Christ Church, Mountain Top
week, we talk about human life. There are so many hot button, tough topics in
our culture that all come together under the heading of “human life”: capital
punishment, abortion, euthanasia, letting die, suicide, war. And, so many of
the ways we talk about these issues are mapped and shaped by our culture rather
than the Bible and the theological resources of the Christian tradition.
cultural left, with the general suspicion of war, the desire to abolish the
death penalty, and a passion to protect the reproductive rights of women, you
speak powerfully about the value of human life, and refer to Scripture while
doing so, and perhaps not recognize the potential conflict in the practice of
right, you may find yourself quoting Scripture on the value of human life,
particularly the life of the unborn, and quoting Scripture in support of the
death penalty, without paying attention to the ways one position undercuts the
find themselves in one of these camps. On the other hand, both the official
statements of The United Methodist Church and the Catholic Church are consistently
pro-life, on both abortion and the death penalty, on euthanasia and suicide. Pope
John Paul II published a beautifully written encyclical titled The Gospel of Life, in which he addressed
the multi-faceted “life issue” and also tenderly addressed women who have had
abortions, reminding them that the grace and mercy of God is for them as well:
“Do not give in to discouragement and do not lose hope. … Nothing is
definitively lost” (177-178).
“tragic conflicts of life with life” and therefore acknowledge that abortion
may be appropriate in protecting the life of the mother. Whenever we talk about
the value of human life, whatever specific issue we are debating, what we are
talking about is how to address these “tragic conflicts”. We may discuss other
matters as well – the disproportionate number of poor and minority persons
given the death penalty, the impact of mental health on suicide, what it means
to say “every child a wanted child”, and post-traumatic stress – but these are
all terms that revolve around specific and tragic conflicts of life with life.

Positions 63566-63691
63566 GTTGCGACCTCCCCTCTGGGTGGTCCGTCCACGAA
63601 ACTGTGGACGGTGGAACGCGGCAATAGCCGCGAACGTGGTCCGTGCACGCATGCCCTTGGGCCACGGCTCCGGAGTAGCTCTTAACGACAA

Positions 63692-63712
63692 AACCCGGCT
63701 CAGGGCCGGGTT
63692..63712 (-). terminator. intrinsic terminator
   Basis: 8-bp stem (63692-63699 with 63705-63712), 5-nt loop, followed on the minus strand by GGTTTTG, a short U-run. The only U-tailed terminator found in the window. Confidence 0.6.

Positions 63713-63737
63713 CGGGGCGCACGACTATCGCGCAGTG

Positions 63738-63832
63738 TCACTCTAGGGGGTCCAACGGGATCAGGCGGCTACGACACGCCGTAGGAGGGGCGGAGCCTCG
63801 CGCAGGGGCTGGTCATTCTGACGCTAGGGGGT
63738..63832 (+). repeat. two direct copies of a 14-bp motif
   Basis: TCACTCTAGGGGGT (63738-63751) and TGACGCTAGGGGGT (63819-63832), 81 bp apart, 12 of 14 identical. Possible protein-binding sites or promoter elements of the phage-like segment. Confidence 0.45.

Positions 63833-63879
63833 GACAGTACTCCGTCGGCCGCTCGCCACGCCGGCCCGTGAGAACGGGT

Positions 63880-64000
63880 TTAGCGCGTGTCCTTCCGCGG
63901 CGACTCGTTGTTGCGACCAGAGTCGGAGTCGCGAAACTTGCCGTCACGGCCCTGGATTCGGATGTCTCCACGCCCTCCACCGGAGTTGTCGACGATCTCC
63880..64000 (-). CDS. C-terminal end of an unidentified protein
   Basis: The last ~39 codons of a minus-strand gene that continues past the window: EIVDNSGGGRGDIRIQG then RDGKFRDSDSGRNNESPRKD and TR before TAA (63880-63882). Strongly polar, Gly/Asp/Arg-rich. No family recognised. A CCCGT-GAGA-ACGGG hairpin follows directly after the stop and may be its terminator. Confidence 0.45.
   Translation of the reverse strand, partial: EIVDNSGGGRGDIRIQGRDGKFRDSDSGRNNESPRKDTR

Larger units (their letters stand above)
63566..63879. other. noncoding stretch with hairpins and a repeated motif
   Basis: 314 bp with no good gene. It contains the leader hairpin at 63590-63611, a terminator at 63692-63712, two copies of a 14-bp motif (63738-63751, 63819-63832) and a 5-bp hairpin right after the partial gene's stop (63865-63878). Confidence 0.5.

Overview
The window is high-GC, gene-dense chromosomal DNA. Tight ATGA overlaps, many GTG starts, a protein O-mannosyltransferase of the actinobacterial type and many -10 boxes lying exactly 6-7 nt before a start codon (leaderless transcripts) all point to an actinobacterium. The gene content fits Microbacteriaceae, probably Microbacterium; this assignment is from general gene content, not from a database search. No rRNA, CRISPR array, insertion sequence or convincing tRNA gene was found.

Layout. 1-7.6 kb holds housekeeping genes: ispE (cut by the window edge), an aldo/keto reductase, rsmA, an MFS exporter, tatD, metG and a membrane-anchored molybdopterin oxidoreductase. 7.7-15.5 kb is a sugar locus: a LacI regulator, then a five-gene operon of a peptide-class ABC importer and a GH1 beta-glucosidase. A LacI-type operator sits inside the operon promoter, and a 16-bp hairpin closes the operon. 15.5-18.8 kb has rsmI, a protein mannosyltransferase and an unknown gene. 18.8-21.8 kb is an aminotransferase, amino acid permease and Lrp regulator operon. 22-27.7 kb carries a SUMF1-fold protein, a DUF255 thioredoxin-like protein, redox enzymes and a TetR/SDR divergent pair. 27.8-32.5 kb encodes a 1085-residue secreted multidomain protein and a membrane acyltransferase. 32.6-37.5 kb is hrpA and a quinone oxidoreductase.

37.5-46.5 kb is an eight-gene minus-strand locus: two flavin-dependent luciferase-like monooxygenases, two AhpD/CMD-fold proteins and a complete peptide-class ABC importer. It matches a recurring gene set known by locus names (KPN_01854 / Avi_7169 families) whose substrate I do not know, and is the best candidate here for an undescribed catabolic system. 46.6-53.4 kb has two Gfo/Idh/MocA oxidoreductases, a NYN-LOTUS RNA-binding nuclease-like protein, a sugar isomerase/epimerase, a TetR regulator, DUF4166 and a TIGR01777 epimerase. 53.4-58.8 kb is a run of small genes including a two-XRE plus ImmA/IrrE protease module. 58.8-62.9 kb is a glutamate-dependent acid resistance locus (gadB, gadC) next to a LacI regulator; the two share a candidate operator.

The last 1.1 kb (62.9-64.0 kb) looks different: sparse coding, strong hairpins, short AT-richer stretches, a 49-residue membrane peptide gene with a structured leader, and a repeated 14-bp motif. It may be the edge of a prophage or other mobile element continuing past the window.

abused child asks his safe parent about suicide: Is it the unpardonable sin? A
mom finds her young adult son dead by suicide and asks about the fate of his
eternal soul. A woman tells me that she can’t be forgiven, because she has had
an abortion. Another woman declares that she’ll be brutally beaten or kicked
out of her home if she doesn’t have an abortion. A friend kills a man in a bar
fight. A young man is behind the wheel when he loses control of the car and his
best friend, in the passenger seat, is killed. To all, I say that nothing we do
is beyond redemption or beyond hope.
to be a burden to their children. While it is a good thing to be able to plan
ahead for a future when we cannot fully care for ourselves, no human life is a
burden. An older person with advanced dementia, a young person with
developmental disabilities, an infant with a normal brain who simply isn’t old
enough to explain why he is crying. We are not burdens. We are family.
she was an unwanted child. Mom said that she should have aborted her. Her
relationship with her parents was always tense, and she overcompensated with
her children, struggling to set limits because she wanted them, and wanted them
to feel wanted. Her last child was from an unplanned pregnancy to a man who
wanted no commitment. She kept her child, determined to want her child, and now
found her already limited financial resources stretched to the breaking point.
the authorization to shoot, has the armed perpetrator in his sights, and yet
does not pull the trigger. At that moment, he is putting his entire squad and
the larger team at risk, all on the hunch that they may be able to apprehend
the man without additional violence. It turned out that he was both right about
the outcome and right to make the decision, but it was still a risky decision –
a conflict of life with life.
uniform, one of the things I pray is for God to safeguard their souls.